You can replace a portion of the maple syrup with honey, use all-purpose or regular whole wheat flour, use melted butter in place of oil, use a flax egg in place of one of the regular eggs, use a different blend of spices, omit the chia seeds, etc. This easy recipe lends itself well to customization.
Check out my full list of canned pumpkin recipes to make this fall, organized by amount to help you deliciously use up a can of pumpkin.
If you’ve enjoyed this recipe, I’d love for you to leave a star rating in the recipe card and/or a comment review below!
Healthy Pumpkin Muffins
- 2 cups white whole wheat flour spooned and leveled
- 5 teaspoons pumpkin pie spice
- 2 teaspoons baking powder
- ½ teaspoon salt
- ¼ teaspoon baking soda
- 1 cup pumpkin puree
- ⅔ cup maple syrup
- ½ cup plain Greek yogurt whole milk recommended, low-fat fine
- ¼ cup neutral-tasting oil such as canola or melted coconut oil
- 2 large eggs
- 1 ½ teaspoons vanilla extract
- 3 Tablespoons chia seeds (whole)
- Preheat oven to 350°F (177°C) and spray a regular-sized 12-cup muffin tin with cooking spray.
- In a large mixing bowl, add flour, pumpkin pie spice, baking powder, salt, and baking soda. Whisk to combine evenly.
- In a separate mixing bowl, add pumpkin puree, maple syrup, Greek yogurt, oil, eggs, and vanilla extract and mix until smooth and combined. You can use a hand mixer if you like, but I usually just use a whisk and mix by hand.
- Pour the wet ingredients into the bowl with the dry ingredients and stir until just combined. Some lumps in the batter are okay. Gently stir in the chia seeds, taking care not to over-mix.
- Portion out the batter evenly into the greased muffin tin. I like to use a cookie scoop to help make this process more efficient with less drips.
- Bake for 18-20 minutes, or until a tester inserted into the center of a muffin comes out clean and the tops spring back when lightly pressed.
- Let muffins cool in the muffin tin for 5 minutes, then carefully loosen the edges with a small spatula and transfer to a wire rack for them to cool completely.
- Spoon and Level Flour - To measure the flour correctly, stir up the flour in its container to "fluff" it up. Then spoon it into your measuring cup, taking care not to compress it down. Continue until the measuring cup is overflowing, then use a straight edge to level off the measuring cup.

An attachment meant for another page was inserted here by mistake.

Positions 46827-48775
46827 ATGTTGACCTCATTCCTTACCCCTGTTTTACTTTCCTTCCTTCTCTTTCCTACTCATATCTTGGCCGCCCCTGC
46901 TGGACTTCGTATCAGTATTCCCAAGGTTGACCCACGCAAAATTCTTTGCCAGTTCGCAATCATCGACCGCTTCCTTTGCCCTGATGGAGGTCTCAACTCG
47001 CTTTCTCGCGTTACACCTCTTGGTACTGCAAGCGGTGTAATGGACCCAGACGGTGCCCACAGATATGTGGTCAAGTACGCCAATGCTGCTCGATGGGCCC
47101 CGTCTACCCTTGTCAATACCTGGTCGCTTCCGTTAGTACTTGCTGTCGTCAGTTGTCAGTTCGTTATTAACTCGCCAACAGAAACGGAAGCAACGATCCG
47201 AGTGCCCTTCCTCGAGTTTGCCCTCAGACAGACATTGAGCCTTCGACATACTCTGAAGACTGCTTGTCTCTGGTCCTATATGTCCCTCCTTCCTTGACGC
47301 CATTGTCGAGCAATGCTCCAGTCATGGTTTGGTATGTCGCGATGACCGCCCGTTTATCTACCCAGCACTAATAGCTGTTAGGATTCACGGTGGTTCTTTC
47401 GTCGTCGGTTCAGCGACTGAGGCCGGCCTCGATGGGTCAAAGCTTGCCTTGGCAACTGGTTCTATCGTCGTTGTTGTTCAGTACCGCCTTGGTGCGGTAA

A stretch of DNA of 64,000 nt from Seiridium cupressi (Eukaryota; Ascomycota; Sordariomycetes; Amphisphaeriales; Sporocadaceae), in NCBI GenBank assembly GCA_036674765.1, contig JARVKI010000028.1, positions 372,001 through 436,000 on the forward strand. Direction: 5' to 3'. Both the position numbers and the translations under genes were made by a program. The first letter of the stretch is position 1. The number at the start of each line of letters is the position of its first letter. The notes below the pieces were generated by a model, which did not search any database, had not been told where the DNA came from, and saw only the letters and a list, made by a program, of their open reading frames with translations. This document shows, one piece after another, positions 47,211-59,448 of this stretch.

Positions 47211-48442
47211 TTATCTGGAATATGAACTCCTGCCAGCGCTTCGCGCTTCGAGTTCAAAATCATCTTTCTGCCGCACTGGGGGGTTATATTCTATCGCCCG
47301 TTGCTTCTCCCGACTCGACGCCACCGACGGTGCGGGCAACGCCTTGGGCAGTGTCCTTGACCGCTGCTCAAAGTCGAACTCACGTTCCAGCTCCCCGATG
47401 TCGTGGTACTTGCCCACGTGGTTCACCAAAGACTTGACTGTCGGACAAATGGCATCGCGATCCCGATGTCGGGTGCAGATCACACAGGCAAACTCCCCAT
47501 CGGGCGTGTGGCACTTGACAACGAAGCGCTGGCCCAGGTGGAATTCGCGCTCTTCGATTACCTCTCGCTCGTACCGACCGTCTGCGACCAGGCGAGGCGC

- Mini Muffins - This recipe should produce between 36-40 mini muffins. Bake at the same temperature but reduce the bake time to 10-11 minutes.
- Storing Instructions - Once cooled store in an air-tight container or bag at room temperature for 3 days, or freeze for 3 months. Line the top and bottom of the container with a paper towel to absorb excess moisture that develops, replacing it as needed.
- Pumpkin Pie Spice - If you don't have this pre-blended, use the following quantities:
- 2 ½ teaspoons ground cinnamon
- ¾ teaspoon ground ginger
- ¾ teaspoon ground nutmeg
- ½ teaspoon ground allspice
- ½ teaspoon ground cloves
Diane Meyer says
I am always looking for recipes to use my homegrown and processed pumpkin; this recipe did not disappoint! I did use nonfat plain greek yogurt as that is what I eat. The muffins were as moist as I would expect them to be.
I'm so happy you liked them, Diane! Thanks for letting me know how they went. 🙂
Great recipe! Has a very healthy taste and I added chopped pecans instead of chia seeds. (I think oats or poppyseeds will add good textures too). At first I was taken a back by how not so sweet (I’m used to costco muffins) the muffins were but quickly got used to and started enjoying that subtle sweetness! (Could add more maple syrup if you like sweet muffins). Thank you for sharing this
So glad you liked them! Pecans sound like a wonderful addition, and I definitely know what you mean about the Costco muffin comparison.
When it says 1 can of pumpkin purée, what size can?
Hi Sariah, one cup of pumpkin puree (not can) is used here. 🙂
The instructions don’t indicate what to do with the chia seeds. Are they intended to go in whole or do you grind them?
Thank you for catching that! I will add it to the recipe card. They're folded into the batter (whole) right before it gets poured into the muffin tin.